There is growing evidence that NMO-IgG/AQP4-IgG is pathogenic in NMOSD [3, 12,13,14,15] by a mechanism involving complement-dependent cytotoxicity (CDC) [16, 17] and antibody-dependent cell-mediated cytotoxicity (ADCC) [18, 19], which lead to astrocyte damage and an inflammatory response, causing oligodendrocyte injury, demyelination, and neurological deficits. Neutrophils play an important role in the formation of NMOSD lesions [20, 21]. The severity of NMOSD lesions is increased in mice with neutrophilia and reduced in mice with neutropenia . The pathogenetic implication of neutrophils in NMOSD was demonstrated in a previous report of a patient whose first NMOSD episode was worsened by inadvertent administration of granulocyte-colony stimulating factor (G-CSF) .
Experimental NMOSD models are needed to elucidate the underlying pathophysiological mechanisms of this disease and to test candidate therapeutic drugs. Other groups and our group have fully confirmed that intracerebral injection of NMO-IgG and human complement (hC) in mice are sufficient to induce NMOSD-like lesions [23,24,25,26].
Tanshinone IIA (TSA, Fig. 1a), an active natural compound extracted from Salvia miltiorrhiza Bunge (Fig. 1a) , has been clinically used to treat cardiovascular [28, 29] and cerebrovascular [30,31,32] diseases. These protective effects were attributed at least in part to its anti-inflammatory properties [28,29,30,31]. TSA can accelerate the resolution of inflammation by promoting neutrophil transmigration and apoptosis in zebrafish . TSA also efficiently ameliorates rheumatoid arthritis in mice by inhibiting neutrophil infiltration and activation and by promoting neutrophil apoptosis in the ankle joints .
Here, we utilized an NMOSD mouse model to evaluate the effect of TSA on NMOSD and the underlying active mechanism. Our results indicated that prophylactic administration of TSA significantly suppressed astrocyte damage and demyelination in NMOSD mice, and its protective effect was correlated with the degree of neutrophil apoptosis within lesions. We further confirmed that TSA indeed accelerates neutrophil apoptosis under inflammatory stimuli in vitro, and this proapoptotic effect was also observed in human neutrophils. These results suggest that TSA might serve as a prophylactic treatment for human neutrophil-associated inflammatory disorders.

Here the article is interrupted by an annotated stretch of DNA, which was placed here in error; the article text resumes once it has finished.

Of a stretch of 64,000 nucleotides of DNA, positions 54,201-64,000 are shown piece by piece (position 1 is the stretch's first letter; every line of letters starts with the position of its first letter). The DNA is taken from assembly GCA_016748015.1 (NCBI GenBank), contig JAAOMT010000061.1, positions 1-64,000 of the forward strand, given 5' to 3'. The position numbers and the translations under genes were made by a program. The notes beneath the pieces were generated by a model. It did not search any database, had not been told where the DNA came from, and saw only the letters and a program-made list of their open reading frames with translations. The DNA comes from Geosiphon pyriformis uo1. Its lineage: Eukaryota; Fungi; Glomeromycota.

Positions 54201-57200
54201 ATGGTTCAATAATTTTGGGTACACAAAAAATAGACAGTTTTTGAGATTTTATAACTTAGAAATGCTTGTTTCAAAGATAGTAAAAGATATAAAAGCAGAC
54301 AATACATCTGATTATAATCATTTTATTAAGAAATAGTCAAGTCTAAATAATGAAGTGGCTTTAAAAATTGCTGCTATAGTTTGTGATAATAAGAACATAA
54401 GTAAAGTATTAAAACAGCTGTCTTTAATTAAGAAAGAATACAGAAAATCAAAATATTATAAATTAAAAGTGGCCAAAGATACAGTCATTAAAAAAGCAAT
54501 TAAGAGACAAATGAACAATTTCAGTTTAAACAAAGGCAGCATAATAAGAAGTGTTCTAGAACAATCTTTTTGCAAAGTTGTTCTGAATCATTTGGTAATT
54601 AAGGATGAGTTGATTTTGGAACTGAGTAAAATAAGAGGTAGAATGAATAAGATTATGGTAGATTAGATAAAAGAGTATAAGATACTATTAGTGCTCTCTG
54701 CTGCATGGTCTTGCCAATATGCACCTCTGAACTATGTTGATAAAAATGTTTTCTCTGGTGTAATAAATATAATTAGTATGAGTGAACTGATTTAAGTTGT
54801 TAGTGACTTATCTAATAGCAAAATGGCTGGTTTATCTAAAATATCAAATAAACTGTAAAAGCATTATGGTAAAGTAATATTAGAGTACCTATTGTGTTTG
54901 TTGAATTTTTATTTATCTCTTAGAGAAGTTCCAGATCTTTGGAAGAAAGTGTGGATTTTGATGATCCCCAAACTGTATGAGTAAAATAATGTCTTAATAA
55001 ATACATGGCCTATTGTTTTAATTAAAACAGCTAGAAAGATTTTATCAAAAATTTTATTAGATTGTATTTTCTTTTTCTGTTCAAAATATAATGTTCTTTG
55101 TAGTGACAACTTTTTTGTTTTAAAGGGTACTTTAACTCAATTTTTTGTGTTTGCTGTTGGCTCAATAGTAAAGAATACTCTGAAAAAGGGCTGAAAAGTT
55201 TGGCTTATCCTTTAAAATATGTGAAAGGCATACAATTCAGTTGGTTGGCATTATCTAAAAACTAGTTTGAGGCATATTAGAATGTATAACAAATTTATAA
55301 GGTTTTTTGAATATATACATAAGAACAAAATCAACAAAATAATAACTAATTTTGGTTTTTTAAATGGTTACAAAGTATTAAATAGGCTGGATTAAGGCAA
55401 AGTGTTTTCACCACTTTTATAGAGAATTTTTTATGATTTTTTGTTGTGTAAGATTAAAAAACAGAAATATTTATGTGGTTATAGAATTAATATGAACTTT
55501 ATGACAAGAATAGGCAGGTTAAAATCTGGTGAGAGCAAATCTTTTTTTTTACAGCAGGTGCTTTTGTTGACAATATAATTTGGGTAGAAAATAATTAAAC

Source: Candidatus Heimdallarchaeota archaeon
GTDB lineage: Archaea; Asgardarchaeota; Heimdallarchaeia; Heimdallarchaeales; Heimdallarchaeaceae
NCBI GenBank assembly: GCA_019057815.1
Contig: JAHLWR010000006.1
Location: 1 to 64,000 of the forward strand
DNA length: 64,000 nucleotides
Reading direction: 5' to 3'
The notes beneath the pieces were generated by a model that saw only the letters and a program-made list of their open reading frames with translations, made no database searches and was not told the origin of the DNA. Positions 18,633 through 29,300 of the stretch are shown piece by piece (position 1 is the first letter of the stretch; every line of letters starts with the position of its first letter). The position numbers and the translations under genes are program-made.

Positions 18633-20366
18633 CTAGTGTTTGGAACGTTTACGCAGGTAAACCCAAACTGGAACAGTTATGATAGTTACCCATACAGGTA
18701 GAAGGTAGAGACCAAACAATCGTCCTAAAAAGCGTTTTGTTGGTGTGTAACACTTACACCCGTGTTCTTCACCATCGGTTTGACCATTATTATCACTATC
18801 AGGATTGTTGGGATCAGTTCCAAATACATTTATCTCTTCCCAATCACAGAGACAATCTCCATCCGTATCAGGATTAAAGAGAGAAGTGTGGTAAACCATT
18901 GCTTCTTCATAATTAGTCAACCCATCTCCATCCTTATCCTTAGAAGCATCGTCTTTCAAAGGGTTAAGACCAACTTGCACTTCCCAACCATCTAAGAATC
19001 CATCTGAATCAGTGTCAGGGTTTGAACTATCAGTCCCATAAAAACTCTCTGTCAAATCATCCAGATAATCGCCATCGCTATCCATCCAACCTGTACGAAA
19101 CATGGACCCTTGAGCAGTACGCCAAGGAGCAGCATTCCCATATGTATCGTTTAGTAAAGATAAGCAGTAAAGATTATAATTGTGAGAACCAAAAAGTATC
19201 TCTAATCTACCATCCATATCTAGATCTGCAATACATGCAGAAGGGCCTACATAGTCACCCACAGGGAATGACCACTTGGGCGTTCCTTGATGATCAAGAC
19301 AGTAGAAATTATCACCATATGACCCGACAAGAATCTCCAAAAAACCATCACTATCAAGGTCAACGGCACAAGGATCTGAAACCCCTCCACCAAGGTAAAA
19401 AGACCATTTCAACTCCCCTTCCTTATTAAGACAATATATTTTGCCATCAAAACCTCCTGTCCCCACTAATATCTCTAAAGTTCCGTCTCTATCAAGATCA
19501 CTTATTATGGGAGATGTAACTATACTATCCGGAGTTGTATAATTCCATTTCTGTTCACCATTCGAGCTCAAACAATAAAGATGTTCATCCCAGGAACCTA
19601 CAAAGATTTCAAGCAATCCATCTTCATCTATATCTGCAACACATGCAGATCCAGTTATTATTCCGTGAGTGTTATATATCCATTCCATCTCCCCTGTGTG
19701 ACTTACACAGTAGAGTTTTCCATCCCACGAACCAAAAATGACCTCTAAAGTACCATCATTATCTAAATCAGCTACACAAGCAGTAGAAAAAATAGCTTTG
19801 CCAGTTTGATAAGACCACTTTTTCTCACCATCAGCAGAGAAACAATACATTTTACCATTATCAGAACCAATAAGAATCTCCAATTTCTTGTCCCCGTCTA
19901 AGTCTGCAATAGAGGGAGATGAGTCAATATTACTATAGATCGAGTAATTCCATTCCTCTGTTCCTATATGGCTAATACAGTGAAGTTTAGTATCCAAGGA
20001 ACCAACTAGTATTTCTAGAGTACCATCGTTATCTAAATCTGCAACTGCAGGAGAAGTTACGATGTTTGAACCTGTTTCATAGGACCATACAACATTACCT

TSA (purity: ≥ 97%, catalog T4952), lipopolysaccharide (LPS, purity ≥ 97%, catalog L6143), and DMSO were purchased from Sigma-Aldrich. DyLight 488-conjugate donkey anti-rat IgG (catalog 712-545-153), DyLight 594-conjugate donkey anti-rat IgG (catalog 712-585-153), DyLight 488-conjugate donkey anti-rabbit IgG (catalog 711-545-152), and DyLight 594-conjugate donkey anti-goat IgG (catalog 705-585-147) were obtained from Jackson ImmunoResearch.
Adult female C57BL/6 mice, 8–10 weeks of age, were purchased from Beijing HFK Bioscience Co., Ltd. The mice were maintained in standard housing cages under specific pathogen-free conditions. All procedures were approved by the Committee for Research and Animal Ethics of Shaanxi Normal University and were conducted in accordance with the US Public Health Service’s Policy on the Humane Care and Use of Laboratory Animals. Investigators involved in pathological staining and analysis were blinded to the experimental groups during the experiments.
Isolation of NMO-IgG